Top Pollutant(s)
The most hazardous pollutants at mining and ore processing sites investigated by Blacksmith are lead, chromium, asbestos, arsenic, cadmium and mercury. This reflects the emphasis in the database on abandoned sites and small-scale mining activities. However, pollutants found at mining sites are many and varied and could include radionuclides, cyanide, and other heavy metals. Lead and chromium are the top pollutants by DALYs and mercury is the top pollutant by number of population put at risk. Asbestos is particularly toxic and has a high DALY impact, but there is only a small number of asbestos mining sites in the Blacksmith database.

Global Burden of Disease
Blacksmith Institute estimates that the health of nearly 14 million people is at risk from mining and ore processing locations in the countries in which Blacksmith has done investigations. These exposures result in approximately 2.5 million DALYs. It should be noted that the contribution of mercury and cadmium to this DALY calculation was miniscule. Limitations with the existing methodology inhibited the inclusion of the key health outcomes associated with these contaminants. Thus the resulting analysis relies almost entirely on health outcomes associated with lead and chromium. The actual DALY impact of this industry is likely much larger.

What is being done?
Well planned and managed mining operations, including rehabilitation following closely behind ore removal, can minimize problems at large-scale mines. The Strategic Approach to International Chemicals Management (SAICM) is a policy framework that was adopted in 2006 at the International Conference on Chemicals Management to ensure that by 2020 all chemicals are “produced and used in ways that minimize significant adverse impacts on the environment and human health.”[5] The mining industry has engaged with SAICM and is tracking progress and achievements through the Minerals and Metals Management 2020 action plan. In September 2012 the International Council on Mining and Metals (ICMM), a trade group bringing together 22 mining and metals companies and 34 mining associations, published a report detailing the progress of the industry around the SAICM objectives of risk reduction, governance, capacity building and technical assistance and knowledge and information. In addition, the ICMM has implemented the Sustainable Development Framework, which all members are required to implement in their operations; the ICMM monitors progress annually and members publicly report on it.[6]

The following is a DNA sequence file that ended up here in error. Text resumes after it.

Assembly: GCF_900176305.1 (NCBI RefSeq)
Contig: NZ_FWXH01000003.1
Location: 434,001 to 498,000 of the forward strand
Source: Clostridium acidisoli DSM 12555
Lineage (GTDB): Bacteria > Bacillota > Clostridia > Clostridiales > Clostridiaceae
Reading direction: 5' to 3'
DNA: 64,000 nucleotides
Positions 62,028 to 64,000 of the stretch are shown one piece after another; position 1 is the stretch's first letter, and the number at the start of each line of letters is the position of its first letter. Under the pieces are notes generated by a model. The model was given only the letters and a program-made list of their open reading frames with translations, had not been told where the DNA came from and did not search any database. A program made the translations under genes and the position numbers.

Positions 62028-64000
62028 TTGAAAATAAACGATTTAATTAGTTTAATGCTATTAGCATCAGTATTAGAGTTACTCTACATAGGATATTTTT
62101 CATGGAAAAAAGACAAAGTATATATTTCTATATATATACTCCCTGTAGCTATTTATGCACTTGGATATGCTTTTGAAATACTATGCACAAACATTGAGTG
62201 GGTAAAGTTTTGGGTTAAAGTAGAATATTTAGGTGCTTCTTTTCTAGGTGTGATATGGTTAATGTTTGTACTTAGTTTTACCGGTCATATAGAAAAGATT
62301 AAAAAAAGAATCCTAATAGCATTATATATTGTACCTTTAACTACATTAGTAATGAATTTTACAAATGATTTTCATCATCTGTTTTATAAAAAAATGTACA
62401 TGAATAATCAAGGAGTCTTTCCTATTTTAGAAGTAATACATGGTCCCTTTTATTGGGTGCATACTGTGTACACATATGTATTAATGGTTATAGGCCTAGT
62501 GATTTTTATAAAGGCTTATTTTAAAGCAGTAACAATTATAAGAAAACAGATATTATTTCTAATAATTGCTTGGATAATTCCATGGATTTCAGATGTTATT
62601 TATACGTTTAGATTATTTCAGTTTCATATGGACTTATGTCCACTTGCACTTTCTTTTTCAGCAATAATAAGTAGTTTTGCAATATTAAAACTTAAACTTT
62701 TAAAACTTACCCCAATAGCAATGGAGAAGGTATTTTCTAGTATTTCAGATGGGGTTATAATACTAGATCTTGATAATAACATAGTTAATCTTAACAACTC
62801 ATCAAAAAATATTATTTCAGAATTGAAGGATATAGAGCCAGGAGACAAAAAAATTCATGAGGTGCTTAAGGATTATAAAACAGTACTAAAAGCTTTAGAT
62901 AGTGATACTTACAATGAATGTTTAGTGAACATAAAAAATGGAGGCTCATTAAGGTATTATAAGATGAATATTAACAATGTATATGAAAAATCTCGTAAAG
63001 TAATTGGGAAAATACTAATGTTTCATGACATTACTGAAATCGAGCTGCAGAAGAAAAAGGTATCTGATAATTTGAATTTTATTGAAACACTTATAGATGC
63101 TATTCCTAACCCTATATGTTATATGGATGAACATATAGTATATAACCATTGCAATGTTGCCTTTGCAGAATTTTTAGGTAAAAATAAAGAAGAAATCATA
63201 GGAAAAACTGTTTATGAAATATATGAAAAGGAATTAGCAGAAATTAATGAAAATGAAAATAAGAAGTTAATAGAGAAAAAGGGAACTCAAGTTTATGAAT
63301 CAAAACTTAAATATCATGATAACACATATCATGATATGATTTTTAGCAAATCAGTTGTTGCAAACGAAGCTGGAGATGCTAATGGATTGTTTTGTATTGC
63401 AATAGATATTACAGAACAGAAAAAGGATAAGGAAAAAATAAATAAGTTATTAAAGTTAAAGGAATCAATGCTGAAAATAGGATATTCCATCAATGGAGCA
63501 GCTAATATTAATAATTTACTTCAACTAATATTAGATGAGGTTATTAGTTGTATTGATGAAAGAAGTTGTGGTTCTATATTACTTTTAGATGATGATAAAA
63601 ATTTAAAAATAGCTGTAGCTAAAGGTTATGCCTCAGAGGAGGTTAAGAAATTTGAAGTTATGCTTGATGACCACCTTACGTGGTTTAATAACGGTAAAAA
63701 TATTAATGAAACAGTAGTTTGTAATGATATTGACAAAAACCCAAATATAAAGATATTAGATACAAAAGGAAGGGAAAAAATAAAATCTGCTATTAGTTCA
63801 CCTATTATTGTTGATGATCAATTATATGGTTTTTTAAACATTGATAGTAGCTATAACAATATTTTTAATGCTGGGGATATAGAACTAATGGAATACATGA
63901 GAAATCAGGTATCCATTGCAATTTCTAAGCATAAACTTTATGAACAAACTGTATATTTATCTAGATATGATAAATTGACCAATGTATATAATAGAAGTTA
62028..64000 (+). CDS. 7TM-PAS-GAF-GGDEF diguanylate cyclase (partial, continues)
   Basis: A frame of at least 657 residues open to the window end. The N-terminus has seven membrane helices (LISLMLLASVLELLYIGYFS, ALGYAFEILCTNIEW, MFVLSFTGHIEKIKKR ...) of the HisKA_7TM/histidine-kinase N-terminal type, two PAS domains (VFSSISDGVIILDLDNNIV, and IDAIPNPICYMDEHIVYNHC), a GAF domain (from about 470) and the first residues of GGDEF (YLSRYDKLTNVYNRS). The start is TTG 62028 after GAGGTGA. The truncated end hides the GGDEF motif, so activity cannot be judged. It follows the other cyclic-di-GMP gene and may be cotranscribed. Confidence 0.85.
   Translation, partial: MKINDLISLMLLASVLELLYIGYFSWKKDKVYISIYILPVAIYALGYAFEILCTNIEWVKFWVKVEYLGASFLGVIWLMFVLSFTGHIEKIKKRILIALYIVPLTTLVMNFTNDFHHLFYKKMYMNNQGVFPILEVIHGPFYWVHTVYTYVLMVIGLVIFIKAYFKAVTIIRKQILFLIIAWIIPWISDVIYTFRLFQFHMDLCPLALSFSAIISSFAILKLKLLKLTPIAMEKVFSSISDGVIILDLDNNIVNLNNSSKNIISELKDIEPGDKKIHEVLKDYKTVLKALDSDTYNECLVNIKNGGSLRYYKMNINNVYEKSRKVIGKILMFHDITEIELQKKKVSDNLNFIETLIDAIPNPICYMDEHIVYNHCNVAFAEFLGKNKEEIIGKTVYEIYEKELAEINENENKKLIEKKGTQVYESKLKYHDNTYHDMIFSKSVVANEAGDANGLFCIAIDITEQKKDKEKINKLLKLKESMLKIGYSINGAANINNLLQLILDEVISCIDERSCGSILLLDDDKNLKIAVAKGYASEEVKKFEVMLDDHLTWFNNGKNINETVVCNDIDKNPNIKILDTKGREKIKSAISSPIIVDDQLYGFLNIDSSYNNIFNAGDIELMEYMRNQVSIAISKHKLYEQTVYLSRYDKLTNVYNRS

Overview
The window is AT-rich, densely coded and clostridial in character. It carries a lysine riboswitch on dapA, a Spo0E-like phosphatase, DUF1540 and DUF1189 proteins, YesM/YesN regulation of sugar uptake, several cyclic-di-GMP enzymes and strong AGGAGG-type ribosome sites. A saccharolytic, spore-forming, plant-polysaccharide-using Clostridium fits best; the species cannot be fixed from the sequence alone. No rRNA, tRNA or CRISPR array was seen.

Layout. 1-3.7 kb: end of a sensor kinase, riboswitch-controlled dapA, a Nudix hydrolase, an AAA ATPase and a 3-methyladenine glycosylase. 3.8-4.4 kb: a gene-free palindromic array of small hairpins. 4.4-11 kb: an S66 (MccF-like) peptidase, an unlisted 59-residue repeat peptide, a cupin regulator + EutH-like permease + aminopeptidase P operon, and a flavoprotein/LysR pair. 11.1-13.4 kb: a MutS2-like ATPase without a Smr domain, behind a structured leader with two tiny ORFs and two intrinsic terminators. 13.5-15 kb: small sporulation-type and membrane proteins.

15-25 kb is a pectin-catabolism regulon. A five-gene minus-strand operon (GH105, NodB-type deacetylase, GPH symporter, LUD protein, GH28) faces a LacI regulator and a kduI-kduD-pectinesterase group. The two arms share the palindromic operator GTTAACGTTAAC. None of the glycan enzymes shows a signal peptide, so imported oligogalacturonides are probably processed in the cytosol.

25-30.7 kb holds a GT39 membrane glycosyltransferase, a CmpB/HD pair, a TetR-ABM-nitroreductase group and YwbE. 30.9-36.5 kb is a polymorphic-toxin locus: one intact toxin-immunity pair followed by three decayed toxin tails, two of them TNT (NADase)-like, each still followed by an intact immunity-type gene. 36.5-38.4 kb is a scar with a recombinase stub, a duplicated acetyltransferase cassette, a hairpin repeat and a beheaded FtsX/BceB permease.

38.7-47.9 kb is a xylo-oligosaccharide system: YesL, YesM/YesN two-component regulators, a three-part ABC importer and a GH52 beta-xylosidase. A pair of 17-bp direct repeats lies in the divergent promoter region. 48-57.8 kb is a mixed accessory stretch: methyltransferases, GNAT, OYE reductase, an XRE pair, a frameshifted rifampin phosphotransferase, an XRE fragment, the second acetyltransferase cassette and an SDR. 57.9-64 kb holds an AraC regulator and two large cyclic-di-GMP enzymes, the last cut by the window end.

Blacksmith has worked on remediating contaminated surface waters used for drinking that was polluted by mining activities. When remediating pollutants in surface water, water treatment at the point of consumption can sometimes be a viable approach. The town of Mailuu-Suu, Kyrgyzstan, was the site of intensive Soviet uranium mining and processing between 1946 and 1968. What remains today are two million cubic meters of radioactive mining waste piled in open valleys along the Mailuu-Suu River. The town draws its drinking water from the river, and levels of heavy metals and radionuclides in the water present a health risk to the community. In 2008, Blacksmith Institute, with the support of Green Cross Switzerland, initiated a project to install water filters in local schools and hospitals. In 2012, Blacksmith and Green Cross reinvested in the community by replacing filter cartridges, installing additional filters in kindergartens, conducting a health monitoring program, and implementing a community education program to raise awareness and teach methods to mitigate risks.




[1] "Profile of the Metal Mining Industry." U.S. Environmental Protection Agency. Washington, DC. 1995.
[2] Ibid.
[3] Ibid.
[4] "Profile of the Metal Mining Industry." U.S. Environmental Protection Agency. Washington, DC. 1995.
[6] "Sustainable Development Framework." International Council on Mining & Metals. Available at: